Progress! The USDA Finally Passes Bird Protection Rule After 20 Years of Dragging Its Feet

Published by PETA.

More than 20 years after Congress demanded that the U.S. Department of Agriculture (USDA) provide basic protections for birds, the agency finally published a rule establishing humane handling, care, treatment, and transportation standards for birds not bred for use in experiments.

photo of wooded area with flat ground -- roosters are seen tied by thin cord to wooden stakes driven into the ground, spaced far apart. they could probably roam within a 5 foot diameter from the tether.

Commonsense protections for birds would help these roosters at Walnut Prairie Wildside in Illinois, who languish, tethered in place, with no access to shelter.

In May 2022, after the agency published a proposed rule, PETA submitted recommendations to help ensure captive birds’ welfare, asking that the USDA amend the rule to offer stronger protections for birds.

After decades of failing to include any minimum protections as required by the federal Animal Welfare Act (AWA), the USDA has finally adopted protections for birds. Unfortunately, the final rule only “strongly discourages” certain practices that could harm birds’ health and welfare and falls short of addressing the unique needs of birds, such as failing to explicitly require space for flight. PETA will continue to push for stronger regulations until birds receive appropriate protections under the AWA.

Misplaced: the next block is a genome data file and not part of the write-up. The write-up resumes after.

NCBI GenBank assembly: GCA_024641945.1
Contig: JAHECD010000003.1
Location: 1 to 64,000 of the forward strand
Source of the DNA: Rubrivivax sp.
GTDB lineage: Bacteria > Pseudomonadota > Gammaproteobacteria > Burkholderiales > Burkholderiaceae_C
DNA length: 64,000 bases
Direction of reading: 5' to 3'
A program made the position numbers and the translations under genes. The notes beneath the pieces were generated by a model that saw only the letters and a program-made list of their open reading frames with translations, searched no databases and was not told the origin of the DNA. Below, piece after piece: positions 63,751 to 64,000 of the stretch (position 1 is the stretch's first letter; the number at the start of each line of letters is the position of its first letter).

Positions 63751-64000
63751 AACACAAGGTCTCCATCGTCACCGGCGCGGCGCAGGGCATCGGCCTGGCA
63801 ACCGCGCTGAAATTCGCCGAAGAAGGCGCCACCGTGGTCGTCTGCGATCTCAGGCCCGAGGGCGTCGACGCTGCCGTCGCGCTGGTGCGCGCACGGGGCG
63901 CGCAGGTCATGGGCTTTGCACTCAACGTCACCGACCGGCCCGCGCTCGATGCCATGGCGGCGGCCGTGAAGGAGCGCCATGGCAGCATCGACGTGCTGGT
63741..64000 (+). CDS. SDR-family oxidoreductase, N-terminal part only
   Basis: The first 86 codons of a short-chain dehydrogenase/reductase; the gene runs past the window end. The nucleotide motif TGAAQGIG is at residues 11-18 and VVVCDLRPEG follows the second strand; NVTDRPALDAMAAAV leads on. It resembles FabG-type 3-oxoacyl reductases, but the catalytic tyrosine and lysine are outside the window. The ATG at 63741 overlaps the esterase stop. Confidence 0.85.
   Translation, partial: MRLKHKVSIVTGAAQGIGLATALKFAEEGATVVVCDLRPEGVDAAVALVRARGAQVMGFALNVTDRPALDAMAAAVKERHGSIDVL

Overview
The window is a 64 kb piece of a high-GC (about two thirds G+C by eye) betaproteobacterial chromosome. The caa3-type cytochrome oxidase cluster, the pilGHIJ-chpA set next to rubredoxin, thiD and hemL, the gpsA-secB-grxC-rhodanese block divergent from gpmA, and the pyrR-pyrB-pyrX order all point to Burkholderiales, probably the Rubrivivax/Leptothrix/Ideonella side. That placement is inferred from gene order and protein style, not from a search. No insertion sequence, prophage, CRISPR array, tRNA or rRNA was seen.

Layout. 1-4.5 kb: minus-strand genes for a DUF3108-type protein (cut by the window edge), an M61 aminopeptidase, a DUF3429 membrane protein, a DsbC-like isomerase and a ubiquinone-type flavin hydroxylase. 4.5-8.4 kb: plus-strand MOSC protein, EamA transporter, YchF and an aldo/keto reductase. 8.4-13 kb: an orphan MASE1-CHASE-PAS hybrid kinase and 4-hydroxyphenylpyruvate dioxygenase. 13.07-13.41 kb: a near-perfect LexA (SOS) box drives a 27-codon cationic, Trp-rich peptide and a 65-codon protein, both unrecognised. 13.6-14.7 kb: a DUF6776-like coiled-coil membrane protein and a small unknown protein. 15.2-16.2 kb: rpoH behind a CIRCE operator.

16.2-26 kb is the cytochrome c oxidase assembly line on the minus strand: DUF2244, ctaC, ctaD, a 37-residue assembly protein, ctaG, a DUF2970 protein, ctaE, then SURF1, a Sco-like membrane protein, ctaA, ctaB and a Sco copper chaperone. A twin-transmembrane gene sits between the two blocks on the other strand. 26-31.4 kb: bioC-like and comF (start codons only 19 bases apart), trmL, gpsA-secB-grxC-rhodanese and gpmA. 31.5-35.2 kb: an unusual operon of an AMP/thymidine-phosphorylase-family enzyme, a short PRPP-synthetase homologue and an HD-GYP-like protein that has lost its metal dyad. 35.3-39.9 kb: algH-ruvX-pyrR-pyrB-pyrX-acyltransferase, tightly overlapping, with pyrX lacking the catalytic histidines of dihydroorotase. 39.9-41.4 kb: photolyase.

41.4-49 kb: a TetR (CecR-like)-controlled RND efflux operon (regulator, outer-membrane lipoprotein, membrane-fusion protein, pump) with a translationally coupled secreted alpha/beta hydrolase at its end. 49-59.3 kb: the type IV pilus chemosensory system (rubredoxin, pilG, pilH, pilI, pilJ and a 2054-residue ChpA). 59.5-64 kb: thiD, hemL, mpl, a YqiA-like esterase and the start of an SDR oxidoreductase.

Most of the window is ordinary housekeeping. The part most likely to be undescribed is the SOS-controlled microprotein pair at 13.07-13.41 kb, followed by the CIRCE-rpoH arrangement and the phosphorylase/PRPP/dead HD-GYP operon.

Here’s What YOU Can Do to Help Birds

This new rule is a step in the right direction, but our work is far from done. Take action for birds suffering at roadside zoos and in laboratories:

Members of the public will also be able to report inhumane conditions for birds to the USDA. Current licensees must comply with this new rule by August 20, 2023, and new licensees now subject to regulation who previously had been allowed to operate without a license must obtain one and comply with this new rule by February 21, 2024. USDA inspectors can no longer turn a blind eye to regulated birds’ suffering, and when facilities fail to do the minimum required by these regulations, there’s now a mechanism for serious repercussions—including warnings, civil penalties, and suspension or revocation of licenses.


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 Ingrid E. Newkirk

“Almost all of us grew up eating meat, wearing leather, and going to circuses and zoos. We never considered the impact of these actions on the animals involved. For whatever reason, you are now asking the question: Why should animals have rights?” READ MORE

— Ingrid E. Newkirk, PETA President and co-author of Animalkind